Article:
My World of Religion, Politics, Entertainment and Social Issues

If you are visiting my blog, expecting to see 'Toward a Progressive Catholic Church,' I have changed my title to reflect my wide assortment of interests. Having retired from my secular job, I hope to devote the rest of my life to my hobbies, ministries and perhaps a part-time job that makes good use of my communications skills. This blog will be designed to address my multi-faceted interests.

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Location: Rochester, New York, United States

I have an M.A. in Theology and an M.Div (Master of Divinity) from St. Bernard's School of Theology and Ministry. I am currently a media consultant and promoter of classical music. I am also certified as an officiant by the Federation of Christian Ministries for baptisms, weddings and funerals and minister independently of the Rochester Diocese. My life has encompassed many interesting paths: broadcasting, free-lance writing, video-production, music, ministry and a secular job in government. In addition to this blog, I have a YouTube site at and I have a Facebook page.

Saturday, May 09, 2009

Happy Birthday to St. Mary's in Rochester

Dear Blog Visitors:

I want to take this opportunity to extend a 175th birthday greeting to the St. Mary's Church community in Rochester, New York.

The older photo above was taken in 1896, when St. Mary's was only 62 years-old. At that time, the church was adjacent to a convent and school. The convent and school have since fallen victim to the wrecking ball. (Students from St. Mary's began attending Blessed Sacrament School in the 1950s.) The color photo was taken in recent years.

When St. Mary's was in its infancy (built by Irish immigrants), it was one of the centerpieces of downtown Rochester, and was surrounded by thriving households. Except for its steeple, St. Mary's can barely be seen from a distance today, due to the fact that corporate office buildings now dwarf the church.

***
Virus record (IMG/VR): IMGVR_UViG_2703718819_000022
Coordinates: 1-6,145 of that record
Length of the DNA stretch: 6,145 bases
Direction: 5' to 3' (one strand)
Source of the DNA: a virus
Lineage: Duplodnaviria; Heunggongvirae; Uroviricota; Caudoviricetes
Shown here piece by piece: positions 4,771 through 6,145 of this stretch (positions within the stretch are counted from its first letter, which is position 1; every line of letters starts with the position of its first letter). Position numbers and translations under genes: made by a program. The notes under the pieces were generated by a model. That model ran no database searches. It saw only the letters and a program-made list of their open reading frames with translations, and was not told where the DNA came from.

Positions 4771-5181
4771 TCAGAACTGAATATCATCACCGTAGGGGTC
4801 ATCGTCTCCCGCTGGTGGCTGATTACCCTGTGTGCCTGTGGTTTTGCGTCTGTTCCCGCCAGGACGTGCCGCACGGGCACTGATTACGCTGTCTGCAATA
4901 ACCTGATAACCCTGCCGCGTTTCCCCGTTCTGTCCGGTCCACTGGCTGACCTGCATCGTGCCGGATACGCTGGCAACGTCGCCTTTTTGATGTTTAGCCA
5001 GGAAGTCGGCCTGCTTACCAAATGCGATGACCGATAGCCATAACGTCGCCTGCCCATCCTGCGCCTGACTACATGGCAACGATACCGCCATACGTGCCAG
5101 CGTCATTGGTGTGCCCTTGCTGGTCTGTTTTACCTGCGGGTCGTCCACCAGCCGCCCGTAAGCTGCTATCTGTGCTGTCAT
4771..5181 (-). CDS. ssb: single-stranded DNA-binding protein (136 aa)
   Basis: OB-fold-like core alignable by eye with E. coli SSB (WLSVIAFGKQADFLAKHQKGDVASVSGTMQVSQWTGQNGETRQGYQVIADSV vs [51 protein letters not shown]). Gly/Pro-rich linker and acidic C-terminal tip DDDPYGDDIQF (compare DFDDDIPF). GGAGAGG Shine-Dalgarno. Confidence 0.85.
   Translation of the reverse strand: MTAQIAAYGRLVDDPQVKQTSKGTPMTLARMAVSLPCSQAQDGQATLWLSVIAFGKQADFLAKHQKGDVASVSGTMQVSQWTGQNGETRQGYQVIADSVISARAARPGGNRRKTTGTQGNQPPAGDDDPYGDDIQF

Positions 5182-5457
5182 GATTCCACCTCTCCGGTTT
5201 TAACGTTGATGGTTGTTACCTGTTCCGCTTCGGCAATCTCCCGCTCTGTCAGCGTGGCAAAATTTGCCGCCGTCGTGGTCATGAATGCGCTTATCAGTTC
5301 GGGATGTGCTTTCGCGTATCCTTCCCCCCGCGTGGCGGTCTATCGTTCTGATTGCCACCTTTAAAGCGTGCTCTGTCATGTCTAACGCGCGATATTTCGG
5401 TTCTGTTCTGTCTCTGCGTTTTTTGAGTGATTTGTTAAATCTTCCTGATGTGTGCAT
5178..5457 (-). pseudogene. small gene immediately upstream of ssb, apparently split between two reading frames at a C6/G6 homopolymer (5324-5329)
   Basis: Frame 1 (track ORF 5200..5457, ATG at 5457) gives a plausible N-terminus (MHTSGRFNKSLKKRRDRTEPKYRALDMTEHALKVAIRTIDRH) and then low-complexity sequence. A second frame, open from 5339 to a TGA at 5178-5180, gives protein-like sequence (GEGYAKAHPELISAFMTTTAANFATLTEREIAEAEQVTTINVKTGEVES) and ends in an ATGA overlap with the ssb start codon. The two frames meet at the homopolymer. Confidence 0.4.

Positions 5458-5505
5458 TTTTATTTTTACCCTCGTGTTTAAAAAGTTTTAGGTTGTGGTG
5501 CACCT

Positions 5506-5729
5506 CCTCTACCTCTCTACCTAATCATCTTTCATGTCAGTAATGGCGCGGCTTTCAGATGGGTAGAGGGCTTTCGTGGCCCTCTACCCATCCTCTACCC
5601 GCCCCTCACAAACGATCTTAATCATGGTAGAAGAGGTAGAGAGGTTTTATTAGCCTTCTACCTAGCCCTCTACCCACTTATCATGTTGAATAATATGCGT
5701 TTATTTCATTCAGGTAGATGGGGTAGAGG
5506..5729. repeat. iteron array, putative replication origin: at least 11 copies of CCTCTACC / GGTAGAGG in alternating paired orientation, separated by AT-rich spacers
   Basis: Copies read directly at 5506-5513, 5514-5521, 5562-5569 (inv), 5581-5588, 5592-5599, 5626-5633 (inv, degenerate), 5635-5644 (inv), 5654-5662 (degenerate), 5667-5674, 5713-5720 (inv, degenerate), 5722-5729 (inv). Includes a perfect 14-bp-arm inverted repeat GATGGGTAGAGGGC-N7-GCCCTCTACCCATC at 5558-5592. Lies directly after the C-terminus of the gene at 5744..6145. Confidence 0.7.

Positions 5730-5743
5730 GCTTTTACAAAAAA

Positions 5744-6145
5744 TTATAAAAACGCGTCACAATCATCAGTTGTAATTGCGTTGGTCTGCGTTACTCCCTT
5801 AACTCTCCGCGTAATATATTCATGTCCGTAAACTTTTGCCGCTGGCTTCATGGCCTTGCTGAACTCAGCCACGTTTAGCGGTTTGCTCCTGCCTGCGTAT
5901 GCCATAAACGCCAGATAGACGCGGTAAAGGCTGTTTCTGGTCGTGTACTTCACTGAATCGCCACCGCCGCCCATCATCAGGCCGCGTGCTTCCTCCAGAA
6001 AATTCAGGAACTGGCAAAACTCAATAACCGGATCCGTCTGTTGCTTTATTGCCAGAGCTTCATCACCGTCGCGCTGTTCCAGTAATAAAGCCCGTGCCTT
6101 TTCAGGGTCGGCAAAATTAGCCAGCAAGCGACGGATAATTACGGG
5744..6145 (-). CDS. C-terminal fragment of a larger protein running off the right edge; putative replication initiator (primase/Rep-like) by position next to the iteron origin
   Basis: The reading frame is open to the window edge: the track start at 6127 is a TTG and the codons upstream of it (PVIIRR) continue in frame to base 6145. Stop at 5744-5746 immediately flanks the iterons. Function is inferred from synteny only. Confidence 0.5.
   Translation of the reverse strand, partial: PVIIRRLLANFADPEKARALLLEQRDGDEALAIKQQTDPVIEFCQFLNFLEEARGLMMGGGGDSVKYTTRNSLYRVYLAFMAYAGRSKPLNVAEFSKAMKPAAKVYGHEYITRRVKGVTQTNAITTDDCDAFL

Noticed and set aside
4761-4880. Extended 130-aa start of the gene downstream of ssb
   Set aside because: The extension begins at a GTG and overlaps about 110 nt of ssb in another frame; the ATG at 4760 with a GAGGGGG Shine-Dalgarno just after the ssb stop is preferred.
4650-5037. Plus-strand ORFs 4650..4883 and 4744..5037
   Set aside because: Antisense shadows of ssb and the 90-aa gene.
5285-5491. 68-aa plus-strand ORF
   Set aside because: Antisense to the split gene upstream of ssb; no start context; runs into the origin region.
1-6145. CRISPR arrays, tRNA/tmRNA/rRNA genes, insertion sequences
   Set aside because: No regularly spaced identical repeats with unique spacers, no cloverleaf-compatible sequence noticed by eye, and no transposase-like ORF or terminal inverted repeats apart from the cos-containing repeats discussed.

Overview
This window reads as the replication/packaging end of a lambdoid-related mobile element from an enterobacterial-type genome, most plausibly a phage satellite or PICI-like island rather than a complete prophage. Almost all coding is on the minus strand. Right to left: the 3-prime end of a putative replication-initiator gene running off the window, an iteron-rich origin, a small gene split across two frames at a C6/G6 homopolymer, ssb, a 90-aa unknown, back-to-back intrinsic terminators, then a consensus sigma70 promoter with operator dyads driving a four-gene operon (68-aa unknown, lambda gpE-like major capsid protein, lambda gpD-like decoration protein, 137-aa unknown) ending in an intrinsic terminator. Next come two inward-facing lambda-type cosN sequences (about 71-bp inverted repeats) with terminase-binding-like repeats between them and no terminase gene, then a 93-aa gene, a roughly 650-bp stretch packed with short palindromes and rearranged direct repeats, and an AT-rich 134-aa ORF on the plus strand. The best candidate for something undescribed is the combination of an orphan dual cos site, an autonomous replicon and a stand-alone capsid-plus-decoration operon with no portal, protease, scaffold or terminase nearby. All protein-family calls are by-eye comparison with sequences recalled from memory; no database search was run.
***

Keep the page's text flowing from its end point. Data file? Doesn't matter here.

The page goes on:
St. Mary's was a huge part of my life, for I received the sacraments of initiation there. Sadly, some of the friends I had at the parish have since died. However, I have wonderful memories of the many ministries that took up much of my time, such as playing handbells and trumpet, singing with both choirs, and serving as a lector, eucharistic minister, and serving as a member of the liturgy committee.

I will be forever grateful to a long-time pastor of St. Mary's, Rev. Jim Lawlor, for his friendship and inspiration. In addition to receiving the sacraments of initiation from Jim, he officiated at the wedding of Brenda and me in 1994. Sister Joan Sobala was also a great inspiration to me, and my involvement with the push to ordain women is due in large part to her long-time passion for this effort.

One of the great joys I had at St. Mary's was my involvement with the 'T-group.' Our job was to come up with catchy words or slogans to advertise the parish each week. It is not an exaggeration to say that the puns and laughter were legendary. I want to thank Nancy DeRycke for her contributions to this particular group. (I don't know who came out with the most puns - Nancy or myself.)

The current staff of St. Mary's is doing a great job keeping the parish running. I left the parish shortly following the departure of Fr. Jim Lawlor. However, I have attended occasional liturgies to say hello to old friends and the current staff.

If it is a little sad for me to walk into St. Mary's right now, it is due to the recent death of Fr. Joseph P. Brennan, who was part of the weekend assistance team at St. Mary's for many years. In addition, he became a good friend to Brenda and me. For those of you who don't know, Joe was a former rector of the old St. Bernard's Seminary in Rochester. He then went on to be a director of the the interfaith chapel on the campus of the University of Rochester. Brenda and I miss Joe, for he was one of the kindest people anyone could ever hope to meet. I am sure his legacy will be mentioned amongst the many activities taking place at St. Mary's this week.

Hearty congratulations to St. Mary's for being an important part of Rochester's history.

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